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Hollywood '3D' film makers could learn from nature documentaries


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#1 of 24 Wayne_j

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Posted June 17 2014 - 07:21 PM

As I was watching the BBC Earth documentary 'Wings 3D' tonight I kept wondering why Hollywood hasn't learned that you can have pop out during a movie without it being gimmicky.  During the movie there were several shots of birds flying in a v formation with half of the formation extended out of the screen.  Imagine if in an action movie planes or helicopters are flying in formation, some of those vehicles are popped out from the screen, suddenly a missile comes from behind the screen and hits the vehicle furthest over the audience.  Wouldn't this be the type of thing that people would actually pay a 3D upgrade price for?



#2 of 24 RolandL

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Posted June 18 2014 - 06:14 AM

Would be nice if this was released on Blu-ray 3D.

 

Yes, it has been discussed previously that many of us would like to see more pop-out in 3D movies.


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#3 of 24 Jari K

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Posted June 22 2014 - 07:21 AM

Good 3D doesn't mean = constant pop out. But perhaps it's just me.

#4 of 24 FoxyMulder

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Posted June 22 2014 - 08:30 AM

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Good 3D doesn't mean = constant pop out. But perhaps it's just me.

 

Of course not, good 3D doesn't mean ONLY depth either.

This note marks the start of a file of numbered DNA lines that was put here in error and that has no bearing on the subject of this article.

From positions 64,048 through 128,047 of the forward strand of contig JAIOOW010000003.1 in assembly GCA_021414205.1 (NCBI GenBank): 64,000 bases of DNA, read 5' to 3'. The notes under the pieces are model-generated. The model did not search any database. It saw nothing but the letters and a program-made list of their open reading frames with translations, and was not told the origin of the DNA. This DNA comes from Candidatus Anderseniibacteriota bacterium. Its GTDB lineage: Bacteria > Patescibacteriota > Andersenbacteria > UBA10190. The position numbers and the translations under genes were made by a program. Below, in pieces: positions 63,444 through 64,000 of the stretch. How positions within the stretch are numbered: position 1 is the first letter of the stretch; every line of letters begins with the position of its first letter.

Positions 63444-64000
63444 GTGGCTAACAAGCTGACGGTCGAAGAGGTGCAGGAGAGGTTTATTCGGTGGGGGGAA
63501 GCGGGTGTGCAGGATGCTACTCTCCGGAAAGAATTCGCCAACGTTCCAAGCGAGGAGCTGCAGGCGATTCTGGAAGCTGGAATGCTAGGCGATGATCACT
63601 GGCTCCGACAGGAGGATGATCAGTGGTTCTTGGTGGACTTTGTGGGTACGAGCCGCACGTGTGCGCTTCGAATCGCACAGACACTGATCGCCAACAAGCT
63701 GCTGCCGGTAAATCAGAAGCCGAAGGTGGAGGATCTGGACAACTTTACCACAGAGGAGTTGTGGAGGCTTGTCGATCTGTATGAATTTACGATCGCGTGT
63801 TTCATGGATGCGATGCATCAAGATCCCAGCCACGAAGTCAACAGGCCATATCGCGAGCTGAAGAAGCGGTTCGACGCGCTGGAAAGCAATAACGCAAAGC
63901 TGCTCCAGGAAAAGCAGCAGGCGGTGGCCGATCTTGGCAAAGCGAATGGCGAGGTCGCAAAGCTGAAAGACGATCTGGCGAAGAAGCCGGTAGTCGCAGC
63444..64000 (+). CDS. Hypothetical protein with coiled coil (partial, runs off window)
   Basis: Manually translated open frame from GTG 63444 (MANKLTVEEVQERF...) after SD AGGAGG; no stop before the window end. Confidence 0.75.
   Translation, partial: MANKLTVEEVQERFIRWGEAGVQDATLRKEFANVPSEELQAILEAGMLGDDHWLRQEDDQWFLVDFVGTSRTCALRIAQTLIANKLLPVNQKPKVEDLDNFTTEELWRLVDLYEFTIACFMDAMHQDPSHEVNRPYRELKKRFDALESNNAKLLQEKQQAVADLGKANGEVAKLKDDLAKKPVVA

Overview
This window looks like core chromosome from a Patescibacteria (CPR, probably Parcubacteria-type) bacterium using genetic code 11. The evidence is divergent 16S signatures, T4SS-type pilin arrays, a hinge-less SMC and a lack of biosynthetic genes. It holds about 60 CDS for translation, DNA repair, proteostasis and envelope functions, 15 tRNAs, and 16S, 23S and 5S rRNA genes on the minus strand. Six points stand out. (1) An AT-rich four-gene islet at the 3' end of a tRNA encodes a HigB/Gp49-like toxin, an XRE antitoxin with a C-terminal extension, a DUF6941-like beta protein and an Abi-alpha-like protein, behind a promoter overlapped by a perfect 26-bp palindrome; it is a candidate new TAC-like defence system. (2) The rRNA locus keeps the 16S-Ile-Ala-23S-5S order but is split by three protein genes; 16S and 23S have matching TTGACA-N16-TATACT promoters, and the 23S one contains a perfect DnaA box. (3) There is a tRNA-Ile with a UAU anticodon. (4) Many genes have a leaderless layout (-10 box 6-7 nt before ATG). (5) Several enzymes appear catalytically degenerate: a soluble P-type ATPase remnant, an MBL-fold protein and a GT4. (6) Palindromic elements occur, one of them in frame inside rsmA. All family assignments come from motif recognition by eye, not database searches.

For me good 3D is a film where they have story boards from the outset on how they are going to shoot in 3D, the camera angles they are going to use and the effect they want for each scene, good 3D is not just shooting in 2D and then deciding afterwards how the 3D will be seen, in my opinion doing so just results in the lacklustre 2 and a half D that i so often see from conversions.

 

Good 3D has to have consistent quality depth to the image and in my opinion some pop out should be included and does not have to be a gimmick, good pop out could easily be incorporated into the story without it appearing to be a gimmick, that doesn't mean constant pop out every few minutes, it all depends on the film, for an animated title constant pop out and depth can work very well, for example A Turtles Tale and Madagascar 3, constant pop out on a more dramatic film such as Prometheus would probably not work as well, i enjoyed the depth in Prometheus, it had a few moments of pop out near the end, all good and fine, personally i think a few additional deep pop out scenes near the end would have gone down well but nevertheless i enjoyed it.

 

I often think people misinterpret me when i say i want more pop out, they tend to think i want it every few minutes in the film, not so, i want filmmakers to utilize the 3D format better, to understand that they can have great depth into the screen but they can also have great depth out of the screen, it doesn't have to be a gimmick, use their imagination and plan in advance, use 3D better and entertain your audience, if it's just minor depth then why bother with 3D at all, the director of Dawn Of The Planet Of The Apes seems to be suggesting they filmed in 3D for minor depth, well why bother, just shoot 2D.